A potential backlash from China against the deployment of a missile defense system on the Korean peninsula is raising worries among South Korea’s tourism and leisure industries that increasingly rely on Chinese tourists to drive sales.
South Korea and the U.S. plan to deploy the Terminal High-Altitude Area Defense, or Thaad, system in an area about 220 kilometers (136 miles) southeast of Seoul. The decision drew a stern rebuke from China’s foreign ministry, which said the system’s powerful radars threaten its national security, and warned it would take “necessary measures to safeguard” its interests in the region.
The warning sent chills through the country’s tourism and leisure industries, which heavily depend on Chinese visitors for sales, and would be hardest hit if China were to restrict or hamper travel to South Korea.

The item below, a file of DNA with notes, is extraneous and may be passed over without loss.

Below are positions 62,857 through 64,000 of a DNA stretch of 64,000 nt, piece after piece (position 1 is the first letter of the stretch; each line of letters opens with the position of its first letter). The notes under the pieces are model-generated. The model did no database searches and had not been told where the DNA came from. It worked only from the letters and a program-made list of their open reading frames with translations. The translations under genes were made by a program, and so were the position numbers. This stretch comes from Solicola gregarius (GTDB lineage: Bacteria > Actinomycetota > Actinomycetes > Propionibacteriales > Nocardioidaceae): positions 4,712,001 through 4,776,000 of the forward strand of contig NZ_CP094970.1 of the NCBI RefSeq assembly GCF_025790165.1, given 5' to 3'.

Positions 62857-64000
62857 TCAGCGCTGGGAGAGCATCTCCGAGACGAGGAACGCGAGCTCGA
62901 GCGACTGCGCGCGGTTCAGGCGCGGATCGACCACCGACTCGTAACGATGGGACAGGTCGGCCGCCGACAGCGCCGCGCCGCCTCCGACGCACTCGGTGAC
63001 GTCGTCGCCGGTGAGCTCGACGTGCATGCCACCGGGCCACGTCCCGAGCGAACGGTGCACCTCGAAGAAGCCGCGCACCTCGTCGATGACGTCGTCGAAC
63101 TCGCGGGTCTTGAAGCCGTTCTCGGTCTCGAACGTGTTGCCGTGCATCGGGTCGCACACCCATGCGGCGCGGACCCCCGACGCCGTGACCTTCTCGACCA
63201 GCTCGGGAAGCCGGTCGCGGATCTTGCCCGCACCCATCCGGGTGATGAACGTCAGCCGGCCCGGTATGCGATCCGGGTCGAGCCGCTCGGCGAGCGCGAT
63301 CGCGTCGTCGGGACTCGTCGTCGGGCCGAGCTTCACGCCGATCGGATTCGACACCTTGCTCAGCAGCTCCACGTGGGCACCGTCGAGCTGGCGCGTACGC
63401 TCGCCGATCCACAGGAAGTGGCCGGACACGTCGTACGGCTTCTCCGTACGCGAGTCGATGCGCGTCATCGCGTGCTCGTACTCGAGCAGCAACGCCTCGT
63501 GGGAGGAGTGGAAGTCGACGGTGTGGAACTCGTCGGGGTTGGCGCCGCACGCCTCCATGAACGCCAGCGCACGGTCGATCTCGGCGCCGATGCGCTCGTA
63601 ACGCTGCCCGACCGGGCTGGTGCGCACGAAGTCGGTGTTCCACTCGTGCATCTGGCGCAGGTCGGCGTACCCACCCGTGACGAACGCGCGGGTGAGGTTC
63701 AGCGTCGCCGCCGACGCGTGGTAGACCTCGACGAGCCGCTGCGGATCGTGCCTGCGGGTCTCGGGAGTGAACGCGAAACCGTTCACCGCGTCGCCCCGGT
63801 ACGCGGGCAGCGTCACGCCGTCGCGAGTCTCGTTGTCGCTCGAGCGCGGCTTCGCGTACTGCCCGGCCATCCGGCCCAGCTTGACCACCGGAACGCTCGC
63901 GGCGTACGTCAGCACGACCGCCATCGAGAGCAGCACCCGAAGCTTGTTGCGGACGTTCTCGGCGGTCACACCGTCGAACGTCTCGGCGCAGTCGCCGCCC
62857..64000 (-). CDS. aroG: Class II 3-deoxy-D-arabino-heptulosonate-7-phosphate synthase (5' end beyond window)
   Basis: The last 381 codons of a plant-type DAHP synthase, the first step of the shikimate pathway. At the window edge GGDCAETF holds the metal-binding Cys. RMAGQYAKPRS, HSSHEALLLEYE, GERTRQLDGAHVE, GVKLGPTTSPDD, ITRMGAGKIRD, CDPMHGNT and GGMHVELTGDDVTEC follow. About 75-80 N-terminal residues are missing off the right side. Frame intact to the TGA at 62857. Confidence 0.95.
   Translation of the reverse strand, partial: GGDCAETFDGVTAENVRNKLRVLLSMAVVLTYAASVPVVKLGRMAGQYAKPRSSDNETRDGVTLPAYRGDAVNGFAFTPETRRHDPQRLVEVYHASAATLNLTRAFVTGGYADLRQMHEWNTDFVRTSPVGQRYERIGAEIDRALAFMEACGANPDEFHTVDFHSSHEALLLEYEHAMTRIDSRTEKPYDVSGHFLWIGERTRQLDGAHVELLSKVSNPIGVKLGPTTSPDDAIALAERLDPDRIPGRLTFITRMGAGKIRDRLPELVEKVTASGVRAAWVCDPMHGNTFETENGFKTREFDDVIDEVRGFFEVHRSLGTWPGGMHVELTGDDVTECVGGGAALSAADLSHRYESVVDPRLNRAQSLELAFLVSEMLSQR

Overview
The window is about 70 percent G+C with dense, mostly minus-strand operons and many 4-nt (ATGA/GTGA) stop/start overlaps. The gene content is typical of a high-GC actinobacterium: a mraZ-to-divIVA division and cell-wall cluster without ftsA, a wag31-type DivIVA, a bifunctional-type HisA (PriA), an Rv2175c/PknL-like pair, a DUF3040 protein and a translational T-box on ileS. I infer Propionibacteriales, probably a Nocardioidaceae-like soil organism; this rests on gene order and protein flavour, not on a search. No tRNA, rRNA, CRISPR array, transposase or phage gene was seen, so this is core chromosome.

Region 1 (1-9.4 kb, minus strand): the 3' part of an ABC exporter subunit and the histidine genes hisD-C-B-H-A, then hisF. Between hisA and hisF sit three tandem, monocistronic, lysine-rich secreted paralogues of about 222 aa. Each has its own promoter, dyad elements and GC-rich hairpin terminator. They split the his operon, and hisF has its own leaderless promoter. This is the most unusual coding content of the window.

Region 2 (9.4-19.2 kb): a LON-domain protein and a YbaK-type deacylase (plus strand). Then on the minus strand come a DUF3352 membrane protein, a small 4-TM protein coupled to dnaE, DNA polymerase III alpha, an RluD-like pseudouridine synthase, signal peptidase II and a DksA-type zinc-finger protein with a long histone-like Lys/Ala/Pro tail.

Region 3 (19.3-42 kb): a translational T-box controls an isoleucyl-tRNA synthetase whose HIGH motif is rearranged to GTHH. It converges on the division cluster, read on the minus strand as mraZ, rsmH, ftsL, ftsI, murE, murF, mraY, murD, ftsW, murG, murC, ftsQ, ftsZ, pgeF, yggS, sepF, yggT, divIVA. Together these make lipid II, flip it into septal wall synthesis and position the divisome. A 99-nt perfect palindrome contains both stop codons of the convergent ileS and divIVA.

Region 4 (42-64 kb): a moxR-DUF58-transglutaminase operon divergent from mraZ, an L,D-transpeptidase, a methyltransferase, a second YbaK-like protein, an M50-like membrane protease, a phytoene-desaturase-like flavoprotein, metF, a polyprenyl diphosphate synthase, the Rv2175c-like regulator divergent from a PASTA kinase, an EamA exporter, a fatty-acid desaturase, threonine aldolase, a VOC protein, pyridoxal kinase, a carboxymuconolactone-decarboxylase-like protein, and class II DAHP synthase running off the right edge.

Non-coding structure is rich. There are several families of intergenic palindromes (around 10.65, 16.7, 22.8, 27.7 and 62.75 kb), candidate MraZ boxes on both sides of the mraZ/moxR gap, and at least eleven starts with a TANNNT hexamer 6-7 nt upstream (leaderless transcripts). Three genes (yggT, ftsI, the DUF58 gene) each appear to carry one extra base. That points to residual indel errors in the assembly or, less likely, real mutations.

Hotel Lotte, the world’s third-largest operator of duty-free stores and the biggest in South Korea, said visitors from China accounted for 70% of sales at its duty-free stores in the first six months of the year. That’s up from 62% in 2015 and 59% in 2014.
Samsung Group’s Hotel Shilla Co., the country’s second-largest duty-free operator, said about 65% of its sales are to Chinese tourists. While not as reliant on visitors from China, several major hotels in Seoul said that as much as a quarter of occupants are Chinese tourists.
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